"There's nothing stupid or old-fashioned about people gathering together and making change"
Held to raise money and awareness for Palestinian children living in refugee camps in Lebanon, Syria, Jordan, the West Bank and Gaza, the night, organised by British children’s charity HOPING and also featured host John Bishop, Frankie Boyle, Thurston Moore and Loyle Carner.
Football legend Eric Cantona also took to the stage, where he read the poem ‘Enemy Of The Sun’.
With Carl Barat among those who lent their support to the #ArtistsForPalestine campaign calling for a boycott of Israel after recent violent clashes with Palestinian protestors, The Libertines headlined the evening with a typically rowdy set of fan favourites from across their three albums – but no new numbers. However, they were joined onstage by Mic Righteous.
The Libertines’ setlist was:
Fame And Fortune
Boys In The Band
Heart Of The Matter
What Katie Did
Can’t Stand Me Now
Death On The Stairs
Good Ole Days
Time For Heroes
Music When The Lights Go Out
Don’t Look Back Into The Sun
Following her glorious set at All Points East Presents 2018 at the weekend with Nick Cave, Patti Smith took to the legendary Roundhouse stage for a short but impassioned and politically-charged set of classics.
“Some people say that this song is old fashioned and romantic,” said Smith, introducing closing track ‘People Have The Power’, “but I’m at bliss to say that if we the people gather together nobly, if our young people do what they did in Parkland, and start taking to the streets by the hundreds of thousands, by the millions, you would see, that there’s nothing stupid or old-fashioned about people gathering together and making change.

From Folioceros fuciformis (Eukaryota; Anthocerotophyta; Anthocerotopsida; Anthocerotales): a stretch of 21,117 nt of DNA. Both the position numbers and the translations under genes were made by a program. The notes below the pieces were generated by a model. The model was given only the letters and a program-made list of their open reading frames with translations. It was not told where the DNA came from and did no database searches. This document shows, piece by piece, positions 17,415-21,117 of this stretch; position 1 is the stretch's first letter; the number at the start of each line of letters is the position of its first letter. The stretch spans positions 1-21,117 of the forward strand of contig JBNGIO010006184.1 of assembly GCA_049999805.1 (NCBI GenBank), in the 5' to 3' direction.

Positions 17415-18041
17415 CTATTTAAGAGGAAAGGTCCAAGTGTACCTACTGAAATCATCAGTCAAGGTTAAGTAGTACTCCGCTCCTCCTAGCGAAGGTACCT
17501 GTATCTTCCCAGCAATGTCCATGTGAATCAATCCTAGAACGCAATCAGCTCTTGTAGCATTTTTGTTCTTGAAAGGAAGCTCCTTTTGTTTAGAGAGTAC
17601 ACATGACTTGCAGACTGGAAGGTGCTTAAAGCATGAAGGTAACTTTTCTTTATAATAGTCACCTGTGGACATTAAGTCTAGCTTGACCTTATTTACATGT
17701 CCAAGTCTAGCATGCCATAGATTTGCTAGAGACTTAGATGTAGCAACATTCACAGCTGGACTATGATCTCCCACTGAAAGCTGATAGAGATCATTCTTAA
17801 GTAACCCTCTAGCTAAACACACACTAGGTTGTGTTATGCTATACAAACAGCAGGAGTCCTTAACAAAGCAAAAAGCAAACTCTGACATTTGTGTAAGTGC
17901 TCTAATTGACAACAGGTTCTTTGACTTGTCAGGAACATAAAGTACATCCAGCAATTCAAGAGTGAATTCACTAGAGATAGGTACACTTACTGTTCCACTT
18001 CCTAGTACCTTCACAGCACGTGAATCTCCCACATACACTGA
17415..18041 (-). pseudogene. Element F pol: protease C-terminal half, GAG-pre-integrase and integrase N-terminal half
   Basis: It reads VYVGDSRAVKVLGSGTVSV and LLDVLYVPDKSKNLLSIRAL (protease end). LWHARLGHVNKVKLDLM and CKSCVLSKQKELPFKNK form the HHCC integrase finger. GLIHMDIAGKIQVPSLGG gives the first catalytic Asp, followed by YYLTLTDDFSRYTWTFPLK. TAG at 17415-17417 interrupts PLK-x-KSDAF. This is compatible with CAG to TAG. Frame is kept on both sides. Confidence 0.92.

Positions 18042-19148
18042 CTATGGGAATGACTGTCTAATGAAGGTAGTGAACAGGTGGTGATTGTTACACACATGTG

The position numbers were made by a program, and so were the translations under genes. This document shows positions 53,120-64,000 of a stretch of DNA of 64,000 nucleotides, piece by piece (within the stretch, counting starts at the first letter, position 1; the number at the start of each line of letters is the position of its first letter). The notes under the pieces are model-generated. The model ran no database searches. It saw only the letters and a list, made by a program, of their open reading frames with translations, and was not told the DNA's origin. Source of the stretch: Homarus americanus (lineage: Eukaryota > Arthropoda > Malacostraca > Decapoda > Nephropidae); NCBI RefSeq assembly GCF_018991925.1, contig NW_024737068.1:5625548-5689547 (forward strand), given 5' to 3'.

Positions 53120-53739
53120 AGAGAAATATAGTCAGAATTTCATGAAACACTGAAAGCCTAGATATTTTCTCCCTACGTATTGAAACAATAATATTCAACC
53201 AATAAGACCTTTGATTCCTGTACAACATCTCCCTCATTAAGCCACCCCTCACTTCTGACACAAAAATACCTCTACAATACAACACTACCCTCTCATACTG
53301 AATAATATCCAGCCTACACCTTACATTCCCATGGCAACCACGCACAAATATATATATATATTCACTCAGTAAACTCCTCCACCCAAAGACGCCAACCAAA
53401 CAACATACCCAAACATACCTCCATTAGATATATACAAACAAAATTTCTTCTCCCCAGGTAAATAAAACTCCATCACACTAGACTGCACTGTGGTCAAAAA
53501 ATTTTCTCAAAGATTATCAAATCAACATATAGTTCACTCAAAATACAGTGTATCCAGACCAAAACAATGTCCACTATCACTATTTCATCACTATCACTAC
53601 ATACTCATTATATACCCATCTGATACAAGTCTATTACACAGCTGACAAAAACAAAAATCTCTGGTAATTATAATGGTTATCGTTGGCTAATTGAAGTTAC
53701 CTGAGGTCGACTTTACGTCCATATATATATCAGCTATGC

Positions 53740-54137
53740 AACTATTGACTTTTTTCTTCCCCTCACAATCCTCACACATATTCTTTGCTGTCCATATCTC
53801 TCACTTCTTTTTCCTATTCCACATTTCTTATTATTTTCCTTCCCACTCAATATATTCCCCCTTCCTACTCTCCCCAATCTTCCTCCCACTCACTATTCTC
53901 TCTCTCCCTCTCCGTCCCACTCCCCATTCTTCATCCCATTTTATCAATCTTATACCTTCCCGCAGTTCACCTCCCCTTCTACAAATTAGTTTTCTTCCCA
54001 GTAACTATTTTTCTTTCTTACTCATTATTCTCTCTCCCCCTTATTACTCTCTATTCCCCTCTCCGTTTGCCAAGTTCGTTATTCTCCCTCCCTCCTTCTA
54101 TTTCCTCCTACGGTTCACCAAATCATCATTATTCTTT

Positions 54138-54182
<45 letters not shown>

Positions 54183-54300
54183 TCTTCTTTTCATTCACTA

Patti Smith’s setlist was:
The New Jerusalem
Peaceable Kingdom / People Have the Power
Mind Games (John Lennon cover)
Pissing in a River
People Have the Power
The recent #ArtistsForPalestine campaign was spearheaded online by Wolf Alice.
“The situation has affected all of us. It’s affected us seeing what has happened in recent years”, bassist Joff Oddie told NME.
Backing calls for musical acts to boycott Israel, he said: “You have to listen, you have to listen to the minorities that are being afflicted in those situations to see what they want and they’re calling for a boycott, so we choose to support that.
“I trust the movement, it’s got strong goals and that’s definitely a part of it. You have to put social and economic pressure on the state of Israel to change.”
To donate to the Hoping For Palestine charity, you can text HPNG to 700700.
Speaking to NME about their long-awaited new album, Libertines bassist Gary Powell told NME earlier this year: ““Peter is constantly writing, that’s what he does. He’s been writing some poetry with a girl in Margate and recording with some other people down there. I’ve been writing some stuff. John sent some stuff over a couple of weeks ago that was great too. Carl is always proactive regarding everything he does.
“There’s a lot of stuff going on, we just need to finally get back together, so we can actually figure out what direction we’re going in. It shouldn’t be that difficult, because we approach everything from the point of view of The Libertines. We just need to make sure we push everything in that direction.”
Alongside a run of huge summer festival shows, The Libertines will perform at London’s Royal Festival Hall as part of Robert Smith’s Meltdown on Sunday June 17. Visit here for tickets and more information.